Berberian Sound Studio – ACMI

06

With the beginning of the talkies in the 1930’s cinema changed forever. Suddenly events could be heard but not seen, and the path to the emotions became clearer as suddenly sound had three levels to play with, the dialogue, the score and the foley. What we’ve learnt since is that it’s often how these layers intersect that can define your cinematic experience. Good directors know this, people like David Lynch and Sergio Leonne have made it an art form, a deep sonic experience that is as playful as it is affecting and elevates their films exponentially.

Berberian Sound studio is fascinating in that it is simultaneously a homage to the sound design of the past and a claustrophobic, somewhat surrealistic psychological thriller.

“Come this way, don’t be afraid, a new world of sound awaits you,” offers the mysterious producer Francesco when the cherubic faced English sound designer Gilderoy arrives in Rome to work on a sadistic horror film.

“Strike a light man,” what’s he doing to her,” Gilderoy says on his first screening, as the assistants provide the sound effects by smashing watermelons with sledgehammers.

Gilderoy is the naïve fish out of water. He lives with his mother who writes sweet letters to him about birds nesting in their roof. Until he arrived he had no knowledge of the true nature of the film, now here he is confronted by its sadistic violence and brutality.

In his apartment he makes the sound of chainsaw cutting through flesh via a blender and tomato juice. It spurts out and it hits him in the head looking like a hyper red wound from an Argento Giallo. Actresses wheeze and scream operatically from the sound booth. Gilderoy stabs a cabbage.

The director, Santini is strange and enigmatic, surely a nod to Italian goremeister Dario Argento, bristling when Gilderoy refers to the film as horror. In Santini’s eyes he’s making transgressive art. The producer, Francesco is watchful, at times openly hostile. Actors are furtive, “You need to ask yourself why they hired you,” suggests one. Gilderoy is overwhelmed, operating in a world far outside his comfort zone. He becomes insular and retreats into the sound, taking his tapes home, listening to scenes endlessly. Eventually they blur together, Gilderoy, the film, his sound work all become indistinguishable. And it’s the soundtrack that becomes the connection.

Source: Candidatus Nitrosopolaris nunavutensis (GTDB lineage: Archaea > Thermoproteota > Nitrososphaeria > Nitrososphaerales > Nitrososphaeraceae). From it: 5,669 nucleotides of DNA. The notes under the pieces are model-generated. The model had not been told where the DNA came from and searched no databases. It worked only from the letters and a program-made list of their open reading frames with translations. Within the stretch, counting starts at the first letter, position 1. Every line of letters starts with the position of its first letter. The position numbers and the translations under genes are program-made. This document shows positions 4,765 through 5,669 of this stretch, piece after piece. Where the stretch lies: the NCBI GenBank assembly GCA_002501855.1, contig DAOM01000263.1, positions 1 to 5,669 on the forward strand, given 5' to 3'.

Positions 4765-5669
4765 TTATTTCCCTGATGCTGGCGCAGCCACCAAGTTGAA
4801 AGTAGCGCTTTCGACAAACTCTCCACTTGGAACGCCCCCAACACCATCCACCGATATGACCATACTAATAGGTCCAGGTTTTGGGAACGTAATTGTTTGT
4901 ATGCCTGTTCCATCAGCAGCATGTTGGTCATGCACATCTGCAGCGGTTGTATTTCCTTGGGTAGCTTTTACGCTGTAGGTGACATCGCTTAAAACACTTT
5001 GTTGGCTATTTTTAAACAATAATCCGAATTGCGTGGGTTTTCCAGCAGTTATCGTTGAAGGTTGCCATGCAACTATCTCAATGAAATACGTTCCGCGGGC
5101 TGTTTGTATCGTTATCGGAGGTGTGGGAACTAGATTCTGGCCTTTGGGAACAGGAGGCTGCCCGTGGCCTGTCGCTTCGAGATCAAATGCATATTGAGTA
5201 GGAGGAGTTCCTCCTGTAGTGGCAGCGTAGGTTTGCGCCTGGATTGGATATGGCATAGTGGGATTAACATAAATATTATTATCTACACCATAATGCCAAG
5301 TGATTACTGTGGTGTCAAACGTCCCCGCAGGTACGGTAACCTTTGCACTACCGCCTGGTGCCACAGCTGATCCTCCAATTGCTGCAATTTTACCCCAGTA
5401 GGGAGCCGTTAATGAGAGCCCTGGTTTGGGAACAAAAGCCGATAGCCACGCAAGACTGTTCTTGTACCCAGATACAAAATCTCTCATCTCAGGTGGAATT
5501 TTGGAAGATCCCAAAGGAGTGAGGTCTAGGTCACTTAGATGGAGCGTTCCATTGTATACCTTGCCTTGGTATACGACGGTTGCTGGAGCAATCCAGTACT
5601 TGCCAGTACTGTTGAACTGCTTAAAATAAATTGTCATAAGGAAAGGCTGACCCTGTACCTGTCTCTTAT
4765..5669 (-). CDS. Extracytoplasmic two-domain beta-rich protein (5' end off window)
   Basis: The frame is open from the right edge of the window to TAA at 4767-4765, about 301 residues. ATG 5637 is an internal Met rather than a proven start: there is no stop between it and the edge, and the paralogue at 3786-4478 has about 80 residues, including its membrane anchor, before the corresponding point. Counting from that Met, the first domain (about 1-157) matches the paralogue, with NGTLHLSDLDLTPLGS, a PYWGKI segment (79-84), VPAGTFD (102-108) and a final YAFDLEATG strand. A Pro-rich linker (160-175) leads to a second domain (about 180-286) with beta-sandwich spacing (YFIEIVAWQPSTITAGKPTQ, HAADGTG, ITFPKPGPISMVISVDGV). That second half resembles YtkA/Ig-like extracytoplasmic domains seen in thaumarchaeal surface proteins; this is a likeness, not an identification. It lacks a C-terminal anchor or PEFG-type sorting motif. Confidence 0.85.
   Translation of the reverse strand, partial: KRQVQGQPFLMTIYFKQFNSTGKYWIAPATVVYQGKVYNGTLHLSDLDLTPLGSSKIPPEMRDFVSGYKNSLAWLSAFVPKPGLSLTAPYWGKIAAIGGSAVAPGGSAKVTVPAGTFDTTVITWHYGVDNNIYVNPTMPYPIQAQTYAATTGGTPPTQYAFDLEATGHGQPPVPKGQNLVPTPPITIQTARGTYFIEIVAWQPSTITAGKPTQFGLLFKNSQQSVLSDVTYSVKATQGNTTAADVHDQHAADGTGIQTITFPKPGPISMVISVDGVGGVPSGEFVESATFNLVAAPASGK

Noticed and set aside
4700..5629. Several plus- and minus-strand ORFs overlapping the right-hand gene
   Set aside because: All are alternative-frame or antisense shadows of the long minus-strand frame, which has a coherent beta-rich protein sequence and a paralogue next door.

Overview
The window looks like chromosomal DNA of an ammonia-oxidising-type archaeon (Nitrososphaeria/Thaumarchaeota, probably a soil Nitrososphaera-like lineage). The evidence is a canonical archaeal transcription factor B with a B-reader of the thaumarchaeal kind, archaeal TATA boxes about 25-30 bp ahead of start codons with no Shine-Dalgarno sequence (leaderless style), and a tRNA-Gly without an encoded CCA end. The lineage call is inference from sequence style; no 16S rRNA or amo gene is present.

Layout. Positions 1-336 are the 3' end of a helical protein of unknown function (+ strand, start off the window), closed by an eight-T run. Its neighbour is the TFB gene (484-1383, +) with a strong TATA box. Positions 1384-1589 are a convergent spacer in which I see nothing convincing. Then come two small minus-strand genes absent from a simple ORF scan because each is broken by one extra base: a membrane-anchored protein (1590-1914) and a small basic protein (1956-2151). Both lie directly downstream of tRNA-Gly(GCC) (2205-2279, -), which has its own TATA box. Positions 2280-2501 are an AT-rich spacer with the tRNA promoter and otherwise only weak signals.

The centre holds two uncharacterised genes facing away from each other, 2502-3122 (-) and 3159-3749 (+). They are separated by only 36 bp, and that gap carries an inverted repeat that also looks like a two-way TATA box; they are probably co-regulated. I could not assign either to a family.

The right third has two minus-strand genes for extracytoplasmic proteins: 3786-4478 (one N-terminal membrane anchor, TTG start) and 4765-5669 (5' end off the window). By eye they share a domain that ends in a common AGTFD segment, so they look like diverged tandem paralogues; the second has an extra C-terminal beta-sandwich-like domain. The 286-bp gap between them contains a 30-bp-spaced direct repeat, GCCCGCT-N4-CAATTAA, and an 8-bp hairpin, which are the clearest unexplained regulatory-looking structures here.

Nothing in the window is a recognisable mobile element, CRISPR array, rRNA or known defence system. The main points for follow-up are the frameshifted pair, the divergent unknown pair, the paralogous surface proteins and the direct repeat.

All the while Gilderoy’s anxiety grows.

“Are there going to be more scenes like this? I’m sorry, these interrogations,” he shrugs his shoulders futilely, eyes pleading with Santini.

It’s the work of UK director Peter Strickland, a real love letter to sound from days gone by, a celebration of Italian slasher films of the 70’s, of an analogue tape based approach and fetishising old fx boxes, and foley techniques. In fact we never actually see the film, aside from a suitably over the top animated credits sequence. All that we know about the film comes from sound, from Gilderoy’s reactions, from his sound maps.

Sonically it’s nothing short of remarkable, one long music concrete piece, crisp, beautiful, playful and disconcerting. It’s the perfect soundtrack to disconnection, paranoia and alienation.

Berberian Sound Studio is an incredible achievement. Strickland unsurprisingly has a history with music, forming a music culinary group Sonic Catering Band in 1996, utilising elements of field recordings, sound poetry and modern classical music. Here in his second feature he has crafted a truly unique vision, or perhaps vision is the wrong word. Rather it’s a unique sonic environment, where sound is simultaneously the subject, the plot instigator and a self-conscious mechanism of manipulation. Despite the fact that Gilderoy is ostensibly creating sound for another film, the results of his experiments are still profoundly unsettling and disturbing, not to mention fascinating. It’s very very clever. While it reveals the underbelly of film sound, it can’t help but use these very approaches and techniques on you.

It’ll come as no surprise that Berberian Sound Studio scooped the pool at the recent British Independent Film Awards, picking up four gongs including best director for Strickland, best actor for Toby Jones as Gilderoy, and the production team won best achievement in production and best technical achievement.

Thurs 27th of Dec – Sun 13 Jan – ACMI.

 

 

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